Everyone Needs God’s Mercy

Solemnity of St Patrick

John 8:1-11

In today’s gospel for the feast of St Patrick, we have the account of the women about to be stoned to death for committing adultery. It may strike us as a harsh reading for such a joyous day. Yet it actually is a very relevant reading for this feast of St Patrick.

The Scribes and Pharisees ask Jesus what they think should happen to her, citing the Law which demands she be stoned to death. Jesus bends down and writes on the ground, eventually gets up, and says simply “Let the one among you who is guiltless be the first to throw a stone at her”. With this, everyone leaves one by one until only she and Jesus are left. No one had chosen to condemn her, because they all realised that they were not guiltless at all. Everyone present had at some point sinned and was in need of God’s mercy.

 

Ireland today is as much in need of God’s mercy as it was in the time of St Patrick. When St Patrick came to these shores in the 5th century, he did not come with a pack of Scribes and Pharisees ready to condemn people, but he came with the Gospel of Jesus Christ, and he established the Church in Ireland. Ever since that time, Ireland has known God’s mercy. The current way confession is organised throughout the Church, whereby you confess your sins individually to a priest in private- was introduced by Irish monks- by people whose ancestors had been evangelized by St Patrick.

The message proclaimed by St Patrick is the same today as it was then; that Christ died for our sins and rose on the third day. That God’s love and mercy comes to us though his Son. Now, as then, the Church has sought to bring God’s love to Ireland, and to the world. Thousands of Irish missionaries have since the time of St Patrick, followed him in bringing that same gospel to the ends of the world. They gave up everything for the sake of the Gospel, and went to places they had never heard of. They went knowing that to bring just one soul back to God, the sacrifice of one’s entire life was worth it.

Today however, the mission of bringing the gospel does not require us to travel to the ends of the earth, but to travel to the nearest person we know who does not have faith in Jesus Christ. In the secular Ireland of today, that usually means we do not have to travel far at all. So on this feast of St Patrick, we should above all, be thinking about how we can go about spreading the Gospel of Jesus Christ to our neighbour.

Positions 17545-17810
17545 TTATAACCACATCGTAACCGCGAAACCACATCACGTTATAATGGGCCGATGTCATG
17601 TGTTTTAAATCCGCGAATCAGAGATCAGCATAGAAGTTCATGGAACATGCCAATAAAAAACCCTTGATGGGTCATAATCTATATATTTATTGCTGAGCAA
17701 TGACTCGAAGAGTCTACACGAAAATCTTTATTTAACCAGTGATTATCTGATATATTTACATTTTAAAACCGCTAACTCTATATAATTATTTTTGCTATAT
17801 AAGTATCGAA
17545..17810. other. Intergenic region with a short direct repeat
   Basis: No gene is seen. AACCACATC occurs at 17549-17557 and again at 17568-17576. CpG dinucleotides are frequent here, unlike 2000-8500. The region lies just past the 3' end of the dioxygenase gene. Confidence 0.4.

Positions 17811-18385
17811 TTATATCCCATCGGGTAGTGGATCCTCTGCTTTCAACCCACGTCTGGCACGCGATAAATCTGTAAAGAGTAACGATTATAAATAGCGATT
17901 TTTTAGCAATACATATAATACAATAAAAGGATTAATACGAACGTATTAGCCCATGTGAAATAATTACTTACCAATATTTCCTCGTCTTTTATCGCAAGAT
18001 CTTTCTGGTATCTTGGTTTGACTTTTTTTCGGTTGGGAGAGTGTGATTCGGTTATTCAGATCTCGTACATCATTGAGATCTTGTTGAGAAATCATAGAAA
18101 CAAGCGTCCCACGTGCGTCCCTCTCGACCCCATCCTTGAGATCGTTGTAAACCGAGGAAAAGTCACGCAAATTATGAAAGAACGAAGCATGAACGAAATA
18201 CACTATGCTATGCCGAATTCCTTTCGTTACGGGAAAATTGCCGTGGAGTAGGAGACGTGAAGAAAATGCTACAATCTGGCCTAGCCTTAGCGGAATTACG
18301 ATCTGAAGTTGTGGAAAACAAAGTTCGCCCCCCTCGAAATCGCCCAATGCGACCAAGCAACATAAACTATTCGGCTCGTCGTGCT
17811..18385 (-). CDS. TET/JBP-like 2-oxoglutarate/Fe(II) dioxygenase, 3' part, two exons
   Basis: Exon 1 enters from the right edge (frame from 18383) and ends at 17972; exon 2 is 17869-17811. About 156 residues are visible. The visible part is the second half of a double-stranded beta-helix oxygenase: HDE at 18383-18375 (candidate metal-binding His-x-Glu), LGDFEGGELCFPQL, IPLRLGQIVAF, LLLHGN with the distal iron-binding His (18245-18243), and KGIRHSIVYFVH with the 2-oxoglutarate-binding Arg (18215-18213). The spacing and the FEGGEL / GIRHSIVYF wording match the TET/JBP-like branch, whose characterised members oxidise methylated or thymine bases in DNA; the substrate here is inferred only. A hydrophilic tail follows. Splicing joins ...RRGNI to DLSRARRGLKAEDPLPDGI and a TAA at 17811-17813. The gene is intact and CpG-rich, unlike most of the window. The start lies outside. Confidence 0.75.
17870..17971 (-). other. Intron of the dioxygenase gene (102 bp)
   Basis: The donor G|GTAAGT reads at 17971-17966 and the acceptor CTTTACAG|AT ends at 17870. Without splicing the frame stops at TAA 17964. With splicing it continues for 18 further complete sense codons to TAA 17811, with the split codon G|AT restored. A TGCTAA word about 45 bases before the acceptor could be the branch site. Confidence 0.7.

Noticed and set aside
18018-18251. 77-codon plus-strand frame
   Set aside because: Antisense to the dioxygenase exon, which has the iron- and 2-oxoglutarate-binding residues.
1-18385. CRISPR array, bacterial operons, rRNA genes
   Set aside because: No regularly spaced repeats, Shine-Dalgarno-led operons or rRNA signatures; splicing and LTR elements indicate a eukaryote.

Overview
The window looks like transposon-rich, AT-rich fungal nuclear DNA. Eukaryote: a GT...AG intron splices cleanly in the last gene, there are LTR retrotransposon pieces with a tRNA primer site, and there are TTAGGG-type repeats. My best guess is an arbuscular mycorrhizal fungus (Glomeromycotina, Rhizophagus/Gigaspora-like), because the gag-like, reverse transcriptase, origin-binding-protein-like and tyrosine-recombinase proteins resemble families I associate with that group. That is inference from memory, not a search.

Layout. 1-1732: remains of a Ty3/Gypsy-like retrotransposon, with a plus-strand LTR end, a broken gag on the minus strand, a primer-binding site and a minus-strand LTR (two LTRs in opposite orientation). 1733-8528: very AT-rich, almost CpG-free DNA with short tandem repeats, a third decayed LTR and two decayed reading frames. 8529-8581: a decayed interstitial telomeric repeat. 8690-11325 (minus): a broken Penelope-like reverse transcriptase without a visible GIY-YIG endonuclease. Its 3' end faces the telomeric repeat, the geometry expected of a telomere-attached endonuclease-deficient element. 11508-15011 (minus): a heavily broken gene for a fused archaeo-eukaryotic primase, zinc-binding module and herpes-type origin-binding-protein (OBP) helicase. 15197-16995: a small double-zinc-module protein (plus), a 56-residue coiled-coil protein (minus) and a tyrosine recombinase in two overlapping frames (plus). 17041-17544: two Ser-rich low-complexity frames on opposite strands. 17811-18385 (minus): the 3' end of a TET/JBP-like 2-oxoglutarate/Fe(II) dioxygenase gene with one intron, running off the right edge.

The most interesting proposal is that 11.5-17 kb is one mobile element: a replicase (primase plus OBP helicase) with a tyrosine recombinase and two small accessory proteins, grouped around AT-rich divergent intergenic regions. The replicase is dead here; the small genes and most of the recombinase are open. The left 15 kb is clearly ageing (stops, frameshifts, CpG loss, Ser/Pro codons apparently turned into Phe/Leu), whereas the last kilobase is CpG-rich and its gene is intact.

St Patrick’s day is a joyous day for us Christians – a day to celebrate and allow ourselves to have a good time. But let us be sure to talk to God about his great love and mercy this day, and about our need to spread the gospel. Finally, we ,must love the culture while at the same time urging it to ‘sin no more’. If we can all do a bit of this, we truly would be honoring St Patrick.

Jesus went to the Mount of Olives. At dawn he appeared again in the temple courts, where all the people gathered around him, and he sat down to teach them. The teachers of the law and the Pharisees brought in a woman caught in adultery. They made her stand before the group and said to Jesus, “Teacher, this woman was caught in the act of adultery. In the Law Moses commanded us to stone such women. Now what do you say?” They were using this question as a trap, in order to have a basis for accusing him.
But Jesus bent down and started to write on the ground with his finger. When they kept on questioning him, he straightened up and said to them, “Let any one of you who is without sin be the first to throw a stone at her.” Again he stooped down and wrote on the ground. At this, those who heard began to go away one at a time, the older ones first, until only Jesus was left, with the woman still standing there. Jesus straightened up and asked her, “Woman, where are they? Has no one condemned you?” “No one, sir,” she said. “Then neither do I condemn you,” Jesus declared. “Go now and leave your life of sin.”

-John 8:1-11

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